Swedish police clear Saami blockade at huge Arctic iron project
Saami want to stop exploration on reindeer herding lands
Saami in Arctic Sweden clashed again with police Aug. 21 when police attempted to break the Saami blockade of an access road to the site of a huge iron mine project.
Police carried off several Saami activists, including one politician who was singing a traditional Saami joik song as she was carted off, a Facebook news page said Aug. 12.
Since July, Saami have been at a blockade set up to prevent workers from Beowulf Mining PLC and its Swedish subsidiary, Jokkmokk Iron Mines AB, from continuing their drilling and exploration project in Gállok, not far from Jokkmokk, a town of 3,000 located just above the Arctic Circle.
Aug. 21 marked the third time that police have swept into the blockade set up by the Saami-led protesters — on Aug. 12 police arrested six protesters who had chained themselves to pipes in the ground, dug trenches and blocked the road with debris.
In July, police arrested nine people in a similar effort to stop the blockade. This time, police wanted to clear the area so heavy machinery and drilling crews could enter the mine project site, Swedish newspapers reported.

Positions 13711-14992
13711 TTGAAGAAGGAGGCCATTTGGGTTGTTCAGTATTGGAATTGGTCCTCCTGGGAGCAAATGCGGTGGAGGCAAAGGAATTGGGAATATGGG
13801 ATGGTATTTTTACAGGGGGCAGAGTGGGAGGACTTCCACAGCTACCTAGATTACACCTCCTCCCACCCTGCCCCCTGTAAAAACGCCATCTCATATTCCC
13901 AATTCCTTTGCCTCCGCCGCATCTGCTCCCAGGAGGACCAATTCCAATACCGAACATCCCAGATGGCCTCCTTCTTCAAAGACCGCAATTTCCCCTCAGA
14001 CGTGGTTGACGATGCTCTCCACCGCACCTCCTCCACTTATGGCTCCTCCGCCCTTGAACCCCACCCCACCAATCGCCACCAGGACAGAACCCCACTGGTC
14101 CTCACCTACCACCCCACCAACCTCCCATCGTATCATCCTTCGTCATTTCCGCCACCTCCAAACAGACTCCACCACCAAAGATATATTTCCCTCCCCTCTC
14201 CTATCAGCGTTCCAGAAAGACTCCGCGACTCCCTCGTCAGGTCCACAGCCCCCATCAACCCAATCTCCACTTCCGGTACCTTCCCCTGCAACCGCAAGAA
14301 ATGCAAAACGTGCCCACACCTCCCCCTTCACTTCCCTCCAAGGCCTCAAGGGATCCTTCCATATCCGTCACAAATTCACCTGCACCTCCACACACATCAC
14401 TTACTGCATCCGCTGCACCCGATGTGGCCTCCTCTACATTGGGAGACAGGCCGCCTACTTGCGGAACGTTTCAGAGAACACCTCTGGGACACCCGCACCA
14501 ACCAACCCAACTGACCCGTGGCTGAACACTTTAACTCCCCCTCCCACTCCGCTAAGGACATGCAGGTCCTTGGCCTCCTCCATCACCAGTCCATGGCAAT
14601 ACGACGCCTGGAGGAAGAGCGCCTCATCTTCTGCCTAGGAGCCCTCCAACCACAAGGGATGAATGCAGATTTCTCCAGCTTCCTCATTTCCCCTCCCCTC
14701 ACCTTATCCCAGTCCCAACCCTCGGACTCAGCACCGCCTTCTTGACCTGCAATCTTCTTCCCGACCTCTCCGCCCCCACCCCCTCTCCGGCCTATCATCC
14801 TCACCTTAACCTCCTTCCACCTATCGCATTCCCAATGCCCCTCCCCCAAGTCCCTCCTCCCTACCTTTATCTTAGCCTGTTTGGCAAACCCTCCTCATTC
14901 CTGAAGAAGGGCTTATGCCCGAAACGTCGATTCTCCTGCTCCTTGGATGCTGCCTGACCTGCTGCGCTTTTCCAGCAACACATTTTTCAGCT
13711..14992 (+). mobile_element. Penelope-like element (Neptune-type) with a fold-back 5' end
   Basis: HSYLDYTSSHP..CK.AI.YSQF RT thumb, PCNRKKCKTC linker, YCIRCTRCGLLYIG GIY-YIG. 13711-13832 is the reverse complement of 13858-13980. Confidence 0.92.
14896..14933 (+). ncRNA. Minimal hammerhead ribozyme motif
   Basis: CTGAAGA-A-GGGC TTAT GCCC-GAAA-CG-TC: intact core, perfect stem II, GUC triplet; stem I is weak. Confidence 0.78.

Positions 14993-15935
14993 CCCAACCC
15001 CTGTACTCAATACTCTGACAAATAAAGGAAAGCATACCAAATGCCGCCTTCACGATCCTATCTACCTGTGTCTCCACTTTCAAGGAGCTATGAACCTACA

According to information on Beowulf’s mining site, the mine project area is thought to hold more than 100 million tonnes of high-grade iron ore.
To power a future mine in Gállok, known as Kallak in Swedish, the company could turn to a major hydroelectric complex located only a few kilometres away.
The planned mining project, which could provide 400 jobs, affects two traditional reindeer herding areas, Saami say.
The Swedish Saami region of Sápmi — the large homeland of indigenous Saami people that spreads across Norway, Sweden, Finland and Russia — has already been “exploited and colonized by the Swedish state and corporations for generations,” says a blog about the blockade.
Now an entirely new area is “under attack from the mining industry,” the bloggers say.